I just ran into this question in the Reddit worldbuilding sub, and thought it fits to this site, and may bring up some interesting aspects.

To quote the original post:

How do I justify such, beyond accounting for the methods by which such a large group would eat, work, and stay healthy (which can be accounted for with technology, magic etc. etc.)? As in, what am I missing? What other nuances of the real world would have an effect that I'm forgetting here?

To be more on-topic: what are the general obstacles, issues and considerations in a civilization so big and bears such a less advanced technological level - but the possibility of the existence of extraordinary animals and the potential of magic? What are the possible solutions by the use of the latter two - viewing in a general scope (if possible)?

  • $\begingroup$ This feels a bit like an Idea Generation question (at least, that's the current name for it), which would be off-topic. $\endgroup$
    – HDE 226868
    Feb 29 '16 at 23:00
  • $\begingroup$ @HDE226868 the original question likely is, but the answers given in general scope may not. By this, I mean, what are the obstacles and considerations in such a case? Maybe even real life analogy, as I did in my answer. If you want, you may edit the question to reflect to this, but I may do as well. $\endgroup$
    – Z..
    Feb 29 '16 at 23:04
  • $\begingroup$ Okay, then it might be helpful for you to edit that in a bit to make it clearer. $\endgroup$
    – HDE 226868
    Feb 29 '16 at 23:06
  • 1
    $\begingroup$ If the planet were big enough, billions could get lost on it and never meet. Population density is the limiting factor in lower tech settings, as they cannot typically produce enough food, provide clean water, remove enough waste. Magic can be used to increase the limits, by doing all those things to some degree. If the total population, not the density is what's desired just make a bigger livable area. $\endgroup$
    – Seeds
    Feb 29 '16 at 23:30
  • $\begingroup$ If the fantasy setting had magic food production and waste removal, then population density becomes less of a factor. $\endgroup$
    – Jim2B
    Mar 1 '16 at 1:48

Medical Knowledge.

The biggest factor that allowed our population to grow so much more rapidly in the 19th and 20th centuries was a reduction in early childhood mortality. In our world, this was driven largely by sanitation, vaccines, and antibiotics, as well as the development of low-cost means of treating the symptoms of some diseases. Proper nutrition of young children is also important, with things like vitamin-A deficiency killing hundreds of thousands of children every year in the modern world.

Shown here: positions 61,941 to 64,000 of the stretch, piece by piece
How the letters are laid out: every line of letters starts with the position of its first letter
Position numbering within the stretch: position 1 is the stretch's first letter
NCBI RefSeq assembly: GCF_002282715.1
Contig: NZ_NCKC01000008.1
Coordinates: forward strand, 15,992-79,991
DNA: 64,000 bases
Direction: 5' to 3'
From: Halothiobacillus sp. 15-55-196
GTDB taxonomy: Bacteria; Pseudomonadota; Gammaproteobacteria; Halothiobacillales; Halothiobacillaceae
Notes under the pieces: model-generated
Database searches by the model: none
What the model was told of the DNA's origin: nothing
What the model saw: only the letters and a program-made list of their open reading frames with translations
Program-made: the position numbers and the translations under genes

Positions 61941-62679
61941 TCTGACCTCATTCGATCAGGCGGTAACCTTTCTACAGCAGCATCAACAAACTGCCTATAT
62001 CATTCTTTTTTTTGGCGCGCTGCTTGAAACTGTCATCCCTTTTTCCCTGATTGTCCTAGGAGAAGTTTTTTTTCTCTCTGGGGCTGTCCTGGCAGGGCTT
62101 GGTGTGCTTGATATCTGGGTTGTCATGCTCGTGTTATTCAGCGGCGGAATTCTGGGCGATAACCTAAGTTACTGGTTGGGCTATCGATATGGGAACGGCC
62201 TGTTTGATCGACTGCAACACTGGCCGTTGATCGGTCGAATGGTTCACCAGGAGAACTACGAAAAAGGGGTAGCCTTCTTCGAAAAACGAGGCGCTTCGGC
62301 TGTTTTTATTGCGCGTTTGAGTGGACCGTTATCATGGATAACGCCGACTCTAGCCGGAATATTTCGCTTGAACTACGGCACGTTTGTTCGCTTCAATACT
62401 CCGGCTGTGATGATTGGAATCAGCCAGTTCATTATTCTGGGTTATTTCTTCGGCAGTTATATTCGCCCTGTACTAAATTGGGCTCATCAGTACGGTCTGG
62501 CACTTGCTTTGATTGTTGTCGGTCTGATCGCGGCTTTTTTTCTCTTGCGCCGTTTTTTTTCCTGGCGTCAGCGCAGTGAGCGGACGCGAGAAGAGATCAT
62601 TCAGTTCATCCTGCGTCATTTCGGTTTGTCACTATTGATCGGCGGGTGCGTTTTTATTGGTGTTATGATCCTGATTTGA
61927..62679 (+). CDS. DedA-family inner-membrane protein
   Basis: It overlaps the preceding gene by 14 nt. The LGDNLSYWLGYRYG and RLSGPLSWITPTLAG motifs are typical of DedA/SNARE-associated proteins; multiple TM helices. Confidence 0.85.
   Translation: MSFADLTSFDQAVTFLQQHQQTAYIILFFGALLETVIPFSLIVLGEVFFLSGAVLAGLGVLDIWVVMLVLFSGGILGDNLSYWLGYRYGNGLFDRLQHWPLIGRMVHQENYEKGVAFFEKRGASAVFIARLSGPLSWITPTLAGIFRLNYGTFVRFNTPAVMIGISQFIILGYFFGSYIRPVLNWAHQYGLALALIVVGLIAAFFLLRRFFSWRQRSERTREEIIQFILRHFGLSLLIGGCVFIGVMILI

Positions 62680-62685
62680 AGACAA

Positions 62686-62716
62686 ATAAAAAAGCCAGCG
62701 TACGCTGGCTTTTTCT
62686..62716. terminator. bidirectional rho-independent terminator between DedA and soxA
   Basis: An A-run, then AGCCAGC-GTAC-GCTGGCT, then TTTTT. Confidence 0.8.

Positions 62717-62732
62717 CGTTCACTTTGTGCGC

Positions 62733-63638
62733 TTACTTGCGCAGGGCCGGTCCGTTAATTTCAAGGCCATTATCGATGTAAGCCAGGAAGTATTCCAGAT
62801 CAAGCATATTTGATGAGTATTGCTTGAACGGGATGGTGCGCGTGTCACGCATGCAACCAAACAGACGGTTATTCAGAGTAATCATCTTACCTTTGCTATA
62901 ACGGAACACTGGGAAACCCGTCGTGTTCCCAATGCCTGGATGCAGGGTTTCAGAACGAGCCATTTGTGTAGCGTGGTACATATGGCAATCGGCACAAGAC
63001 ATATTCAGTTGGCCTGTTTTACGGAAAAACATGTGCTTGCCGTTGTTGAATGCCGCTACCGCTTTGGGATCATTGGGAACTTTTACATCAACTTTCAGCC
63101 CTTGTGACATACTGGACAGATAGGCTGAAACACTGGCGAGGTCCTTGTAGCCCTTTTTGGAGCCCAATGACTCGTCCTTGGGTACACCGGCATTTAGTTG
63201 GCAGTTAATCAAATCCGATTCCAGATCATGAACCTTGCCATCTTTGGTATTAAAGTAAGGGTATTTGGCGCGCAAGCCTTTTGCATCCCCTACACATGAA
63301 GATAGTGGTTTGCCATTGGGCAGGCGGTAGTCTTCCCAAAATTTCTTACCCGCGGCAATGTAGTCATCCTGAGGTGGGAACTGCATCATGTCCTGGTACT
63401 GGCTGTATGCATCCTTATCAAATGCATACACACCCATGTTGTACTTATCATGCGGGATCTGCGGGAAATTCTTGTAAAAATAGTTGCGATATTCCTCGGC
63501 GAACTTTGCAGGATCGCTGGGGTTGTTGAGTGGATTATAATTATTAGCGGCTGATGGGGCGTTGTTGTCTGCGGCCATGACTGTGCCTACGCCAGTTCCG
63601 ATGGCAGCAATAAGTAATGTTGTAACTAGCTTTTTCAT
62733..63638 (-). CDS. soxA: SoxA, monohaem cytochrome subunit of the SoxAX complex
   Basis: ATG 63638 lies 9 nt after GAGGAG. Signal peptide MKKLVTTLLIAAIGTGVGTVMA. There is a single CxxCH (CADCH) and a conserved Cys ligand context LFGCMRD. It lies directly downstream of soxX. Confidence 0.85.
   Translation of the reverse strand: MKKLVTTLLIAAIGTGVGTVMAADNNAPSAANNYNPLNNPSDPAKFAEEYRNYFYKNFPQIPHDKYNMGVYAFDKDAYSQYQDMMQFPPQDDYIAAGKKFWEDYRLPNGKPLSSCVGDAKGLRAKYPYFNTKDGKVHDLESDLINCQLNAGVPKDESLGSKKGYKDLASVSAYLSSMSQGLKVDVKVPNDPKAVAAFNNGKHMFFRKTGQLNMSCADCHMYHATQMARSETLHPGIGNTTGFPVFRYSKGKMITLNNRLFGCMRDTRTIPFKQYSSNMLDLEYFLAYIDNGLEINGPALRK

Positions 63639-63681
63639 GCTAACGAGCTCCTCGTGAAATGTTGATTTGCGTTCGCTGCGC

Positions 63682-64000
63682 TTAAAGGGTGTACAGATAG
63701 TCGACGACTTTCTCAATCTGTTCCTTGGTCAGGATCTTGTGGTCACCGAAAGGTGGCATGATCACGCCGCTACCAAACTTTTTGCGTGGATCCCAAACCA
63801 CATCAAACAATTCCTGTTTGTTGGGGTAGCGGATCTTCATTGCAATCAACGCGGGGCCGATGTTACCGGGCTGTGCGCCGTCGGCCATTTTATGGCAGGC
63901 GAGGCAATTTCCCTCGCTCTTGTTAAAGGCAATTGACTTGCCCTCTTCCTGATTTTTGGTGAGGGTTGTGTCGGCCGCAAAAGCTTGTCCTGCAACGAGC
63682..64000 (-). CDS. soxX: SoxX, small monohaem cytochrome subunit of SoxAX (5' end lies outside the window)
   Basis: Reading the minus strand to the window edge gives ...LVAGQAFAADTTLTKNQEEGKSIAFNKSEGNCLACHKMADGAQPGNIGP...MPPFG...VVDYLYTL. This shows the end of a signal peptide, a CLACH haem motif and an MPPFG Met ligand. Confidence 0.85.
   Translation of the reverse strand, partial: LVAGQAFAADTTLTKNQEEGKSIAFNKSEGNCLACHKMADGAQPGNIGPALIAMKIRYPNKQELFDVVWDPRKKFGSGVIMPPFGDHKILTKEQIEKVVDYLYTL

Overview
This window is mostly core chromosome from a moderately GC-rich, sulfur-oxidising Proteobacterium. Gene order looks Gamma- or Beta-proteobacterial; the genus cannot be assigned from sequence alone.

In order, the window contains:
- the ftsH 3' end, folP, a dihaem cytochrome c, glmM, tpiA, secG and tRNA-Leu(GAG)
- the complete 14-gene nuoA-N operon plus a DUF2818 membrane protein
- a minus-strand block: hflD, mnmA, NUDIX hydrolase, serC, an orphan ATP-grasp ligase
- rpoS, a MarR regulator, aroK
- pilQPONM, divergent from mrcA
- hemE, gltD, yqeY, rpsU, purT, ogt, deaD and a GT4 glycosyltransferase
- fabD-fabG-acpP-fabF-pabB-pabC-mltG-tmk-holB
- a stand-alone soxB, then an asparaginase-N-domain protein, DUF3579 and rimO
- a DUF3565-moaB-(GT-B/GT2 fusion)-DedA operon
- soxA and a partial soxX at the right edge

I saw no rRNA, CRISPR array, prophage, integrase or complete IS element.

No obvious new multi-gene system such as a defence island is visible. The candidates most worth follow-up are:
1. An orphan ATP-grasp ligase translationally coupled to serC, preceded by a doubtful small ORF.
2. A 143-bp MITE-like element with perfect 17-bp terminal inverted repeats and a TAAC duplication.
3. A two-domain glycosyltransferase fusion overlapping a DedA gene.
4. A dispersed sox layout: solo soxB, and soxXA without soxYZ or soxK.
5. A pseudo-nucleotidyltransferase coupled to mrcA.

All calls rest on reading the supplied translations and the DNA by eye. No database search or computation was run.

For a lot of these things, neither magic nor advanced modern technology are required to significantly reduce mortality rates. Proper sanitation with safe disposal of sewage and garbage is a matter of logistics and city planning. You can use magic to drive pumps or to purify waste if you want, but building sewers and keeping waste water and drinking water separate is a matter of man power and planning.

Likewise, diarrheal diseases are a major cause of death in children, but often times can be treated through oral rehydration therapy, which literally just requires water, sugar, and salt. While ORT was not developed until the 20th century, it's entirely possible to perform it without any access to modern technology, and it offers something like a 93% reduction in mortality rates.

The importance of sterility in medical procedures is also a fairly modern development which requires no technology. Things like 'clean your surgical equipment between patients' or 'give birth in a sterile environment' will go a long way towards reducing mortality rates.

If you know enough to implement basic, low-tech solutions to these problems, you should see enough of a drop in mortality rates to get a significant population boom. No additional magic or technology is required. Once this population boom has started, wait a few hundred years and you'll have your population in the billions. Of course, you can work magic into your medical system if you want. Things like magical vaccines or spells to help sanitize things or clean up pollution will improve the longevity of your populace, but they aren't strictly necessary.

Or just use magic to clone people. That would work too.

  • 1
    $\begingroup$ Children may have had better morals back then according to some. But I think you meant mortality. $\endgroup$ Mar 1 '16 at 2:02
  • $\begingroup$ I was thinking of the problems inherent in large cities with large populations and their animals. In the 1890's people in London and New York thought the horse manure problem would flood the city before the 1930s. Luckily the automobile came along and saved us from that ecological disaster. nofrakkingconsensus.com/2011/03/29/the-horse-manure-problem $\endgroup$
    – Jim2B
    Mar 1 '16 at 2:57
  • $\begingroup$ @Jim2B: 'Luckily' may not be quite the appropriate word to use here, since instead of horse manure making NYC unlivable (not that it ever was, IMHO), you have automobiles well on their way to making the planet unlivable. $\endgroup$
    – jamesqf
    Mar 1 '16 at 5:10
  • $\begingroup$ @jamesqf, there exists a body of evidence pointing towards cow farts, termite colonies and pine trees as massive greenhouse emitters. Not justifying the cars so much here; but freely allowing anything to get completely out-of-balance in an ecosystem seems to be destructive. $\endgroup$
    – Sean Boddy
    Mar 1 '16 at 6:16
  • $\begingroup$ @jamesqf , actually my point was as bad as cars are now they are very ecologically clean compared to how things were before they were used - which is what Sean pointed out. $\endgroup$
    – Jim2B
    Mar 1 '16 at 13:07